ILNews

Deficient counsel does not overcome convincing evidence

Back to TopCommentsE-mailPrintBookmark and Share

Even though the 7th Circuit Court of Appeals spelled out in a 17-page opinion what defense counsel should have done during a bench trial, the appellate panel ultimately concluded the deficient representation did not prejudice the case.

Roy Smith appealed the U.S. District Court for the Northern District of Indiana’s denial of his habeas petition to set aside his criminal conviction because of ineffective counsel. In Roy A. Smith v. Richard Brown, 12-3731, the 7th Circuit affirmed the denial of the habeas petition.

Smith, serving a 90-year sentence for murder in an Indiana state prison, was charged with attempted murder and aggravated battery after correctional officers saw him stab another inmate with half a pair of scissors.

James Cupp was appointed as Smith’s public defender. Smith continually complained to the trial court about Cupp’s performance, claiming the attorney was not filing the motions he wanted and was not communicating with him.

After he was convicted, Smith obtained a review by the Indiana Court of Appeals which found defense counsel did not mount a defense but ruled Smith had failed to show any prejudice from Cupp’s performance. Smith then filed a petition for post-conviction relief which was also denied.

The District Court considered Smith’s habeas petition and agreed with the Court of Appeals that Cupp’s behavior did not prejudice Smith.

At the 7th Circuit, the judges faulted Cupp on multiple counts. It noted at trial, the defense attorney failed to explore Smith’s self-defense motive, did not point out inconsistencies between the testimonies of two guards, and did not highlight to the trial court that none of the other inmates provided testimony and the victim himself refused to identify his attacker.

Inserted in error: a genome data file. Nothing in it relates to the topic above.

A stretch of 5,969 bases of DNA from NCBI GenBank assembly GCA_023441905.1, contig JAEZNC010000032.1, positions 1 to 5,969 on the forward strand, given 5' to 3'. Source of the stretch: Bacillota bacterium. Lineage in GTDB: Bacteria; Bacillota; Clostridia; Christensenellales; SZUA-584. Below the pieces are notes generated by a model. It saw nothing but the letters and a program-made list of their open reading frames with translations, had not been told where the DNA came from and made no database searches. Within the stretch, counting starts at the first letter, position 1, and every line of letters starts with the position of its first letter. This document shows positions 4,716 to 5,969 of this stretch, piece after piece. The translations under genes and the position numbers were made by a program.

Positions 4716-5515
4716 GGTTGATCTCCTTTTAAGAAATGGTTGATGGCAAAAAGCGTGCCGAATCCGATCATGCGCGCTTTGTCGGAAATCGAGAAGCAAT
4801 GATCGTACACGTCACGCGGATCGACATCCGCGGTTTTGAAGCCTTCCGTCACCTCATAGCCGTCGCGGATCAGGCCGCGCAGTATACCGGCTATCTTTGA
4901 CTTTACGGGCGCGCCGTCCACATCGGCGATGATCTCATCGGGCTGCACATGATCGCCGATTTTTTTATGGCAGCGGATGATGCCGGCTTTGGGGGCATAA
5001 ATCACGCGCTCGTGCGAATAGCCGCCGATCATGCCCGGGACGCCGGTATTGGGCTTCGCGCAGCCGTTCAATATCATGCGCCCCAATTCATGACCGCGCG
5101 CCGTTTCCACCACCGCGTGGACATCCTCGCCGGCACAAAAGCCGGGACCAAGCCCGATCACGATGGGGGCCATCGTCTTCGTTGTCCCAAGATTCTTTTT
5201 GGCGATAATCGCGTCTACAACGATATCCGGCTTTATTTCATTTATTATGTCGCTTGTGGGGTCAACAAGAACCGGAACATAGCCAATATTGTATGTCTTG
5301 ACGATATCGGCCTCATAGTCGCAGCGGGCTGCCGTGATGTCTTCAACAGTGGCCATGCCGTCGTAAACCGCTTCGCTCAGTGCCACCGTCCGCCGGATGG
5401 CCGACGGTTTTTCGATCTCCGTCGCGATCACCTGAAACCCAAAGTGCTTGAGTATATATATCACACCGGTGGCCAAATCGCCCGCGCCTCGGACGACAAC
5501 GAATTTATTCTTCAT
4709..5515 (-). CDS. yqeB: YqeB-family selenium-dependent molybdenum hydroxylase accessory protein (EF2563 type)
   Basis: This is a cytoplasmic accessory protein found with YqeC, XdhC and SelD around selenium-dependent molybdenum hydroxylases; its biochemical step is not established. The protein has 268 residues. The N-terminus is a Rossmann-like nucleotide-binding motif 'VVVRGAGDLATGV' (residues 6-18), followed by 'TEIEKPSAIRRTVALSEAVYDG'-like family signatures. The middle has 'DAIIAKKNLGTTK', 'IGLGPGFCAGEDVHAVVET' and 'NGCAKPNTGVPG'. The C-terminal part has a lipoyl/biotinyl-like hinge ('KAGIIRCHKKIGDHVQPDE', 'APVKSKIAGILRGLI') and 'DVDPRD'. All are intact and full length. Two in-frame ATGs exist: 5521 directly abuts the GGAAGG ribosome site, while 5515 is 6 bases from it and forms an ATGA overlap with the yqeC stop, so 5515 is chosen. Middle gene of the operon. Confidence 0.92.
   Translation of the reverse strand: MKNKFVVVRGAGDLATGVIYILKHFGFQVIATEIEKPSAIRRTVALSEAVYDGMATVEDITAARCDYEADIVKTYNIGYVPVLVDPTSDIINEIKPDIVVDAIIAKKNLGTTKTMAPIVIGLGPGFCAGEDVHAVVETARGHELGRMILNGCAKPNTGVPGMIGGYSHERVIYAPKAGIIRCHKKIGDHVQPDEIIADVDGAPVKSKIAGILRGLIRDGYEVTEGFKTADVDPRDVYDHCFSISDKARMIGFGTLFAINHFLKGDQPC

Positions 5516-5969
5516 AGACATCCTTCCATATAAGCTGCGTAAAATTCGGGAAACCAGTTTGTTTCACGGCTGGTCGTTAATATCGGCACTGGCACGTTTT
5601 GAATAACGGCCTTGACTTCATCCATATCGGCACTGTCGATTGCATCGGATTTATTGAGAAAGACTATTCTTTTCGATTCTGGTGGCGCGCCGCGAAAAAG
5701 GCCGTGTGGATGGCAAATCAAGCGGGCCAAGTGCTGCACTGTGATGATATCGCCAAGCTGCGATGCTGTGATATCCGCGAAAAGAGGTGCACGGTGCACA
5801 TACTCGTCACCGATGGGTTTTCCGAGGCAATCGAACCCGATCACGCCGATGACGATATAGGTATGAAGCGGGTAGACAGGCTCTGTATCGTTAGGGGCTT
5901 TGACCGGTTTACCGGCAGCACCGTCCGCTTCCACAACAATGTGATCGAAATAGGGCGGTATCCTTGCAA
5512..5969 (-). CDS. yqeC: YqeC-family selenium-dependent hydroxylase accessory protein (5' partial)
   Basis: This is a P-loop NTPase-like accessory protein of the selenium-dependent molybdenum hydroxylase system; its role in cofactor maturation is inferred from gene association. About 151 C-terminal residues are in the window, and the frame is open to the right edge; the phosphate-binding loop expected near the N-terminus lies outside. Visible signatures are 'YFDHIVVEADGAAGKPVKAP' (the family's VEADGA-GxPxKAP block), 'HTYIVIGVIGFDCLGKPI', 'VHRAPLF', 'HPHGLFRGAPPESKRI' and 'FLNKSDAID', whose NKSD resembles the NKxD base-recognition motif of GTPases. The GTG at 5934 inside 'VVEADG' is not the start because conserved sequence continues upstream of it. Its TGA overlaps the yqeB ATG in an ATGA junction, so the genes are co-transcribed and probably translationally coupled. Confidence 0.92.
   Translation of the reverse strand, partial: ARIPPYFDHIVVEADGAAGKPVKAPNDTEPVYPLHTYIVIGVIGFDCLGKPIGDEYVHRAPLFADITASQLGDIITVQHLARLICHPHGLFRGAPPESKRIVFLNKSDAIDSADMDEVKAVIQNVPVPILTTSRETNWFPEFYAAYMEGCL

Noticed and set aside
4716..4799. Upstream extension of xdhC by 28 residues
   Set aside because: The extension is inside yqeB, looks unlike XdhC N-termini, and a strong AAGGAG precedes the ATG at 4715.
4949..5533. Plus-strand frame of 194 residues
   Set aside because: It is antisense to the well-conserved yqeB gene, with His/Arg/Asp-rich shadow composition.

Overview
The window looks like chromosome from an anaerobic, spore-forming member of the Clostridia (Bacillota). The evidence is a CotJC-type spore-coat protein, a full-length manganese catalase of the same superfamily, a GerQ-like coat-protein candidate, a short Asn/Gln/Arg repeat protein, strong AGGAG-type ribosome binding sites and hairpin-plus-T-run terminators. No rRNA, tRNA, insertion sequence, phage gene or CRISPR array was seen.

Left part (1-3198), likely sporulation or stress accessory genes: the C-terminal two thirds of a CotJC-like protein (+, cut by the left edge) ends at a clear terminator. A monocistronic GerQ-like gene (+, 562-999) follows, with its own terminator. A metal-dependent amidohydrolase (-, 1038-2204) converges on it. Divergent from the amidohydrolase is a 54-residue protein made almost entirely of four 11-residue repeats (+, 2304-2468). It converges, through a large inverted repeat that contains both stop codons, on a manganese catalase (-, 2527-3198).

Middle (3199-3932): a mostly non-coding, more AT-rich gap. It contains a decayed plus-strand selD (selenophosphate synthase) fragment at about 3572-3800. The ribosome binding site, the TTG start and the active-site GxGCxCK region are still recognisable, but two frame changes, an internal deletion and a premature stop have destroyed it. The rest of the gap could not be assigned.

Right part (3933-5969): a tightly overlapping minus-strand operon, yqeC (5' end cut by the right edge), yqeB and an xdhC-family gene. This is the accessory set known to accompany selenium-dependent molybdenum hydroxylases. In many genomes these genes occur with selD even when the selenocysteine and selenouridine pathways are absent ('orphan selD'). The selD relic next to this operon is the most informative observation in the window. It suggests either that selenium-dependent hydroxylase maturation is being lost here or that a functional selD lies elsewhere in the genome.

Moreover, the 7th Circuit criticized Cupp for offering a closing argument that was a little more than “just a throat-clearing exercise.”

However, the appellate panel pointed out the evidence was overwhelming against Smith, and Cupp did not abandon his client nor egregiously fail in his representation of the defendant.

“… against the overwhelming weight of the state’s evidence, he did not have many promising options,” Judge John Tinder wrote for the court. “Considering prejudice, or its absence, is particularly important when a lawyer’s deficient representation is at least in part influenced by the utter weakness of the defendant’s case.”

ADVERTISEMENT

Post a comment to this story

COMMENTS POLICY
We reserve the right to remove any post that we feel is obscene, profane, vulgar, racist, sexually explicit, abusive, or hateful.
 
You are legally responsible for what you post and your anonymity is not guaranteed.
 
Posts that insult, defame, threaten, harass or abuse other readers or people mentioned in Indiana Lawyer editorial content are also subject to removal. Please respect the privacy of individuals and refrain from posting personal information.
 
No solicitations, spamming or advertisements are allowed. Readers may post links to other informational websites that are relevant to the topic at hand, but please do not link to objectionable material.
 
We may remove messages that are unrelated to the topic, encourage illegal activity, use all capital letters or are unreadable.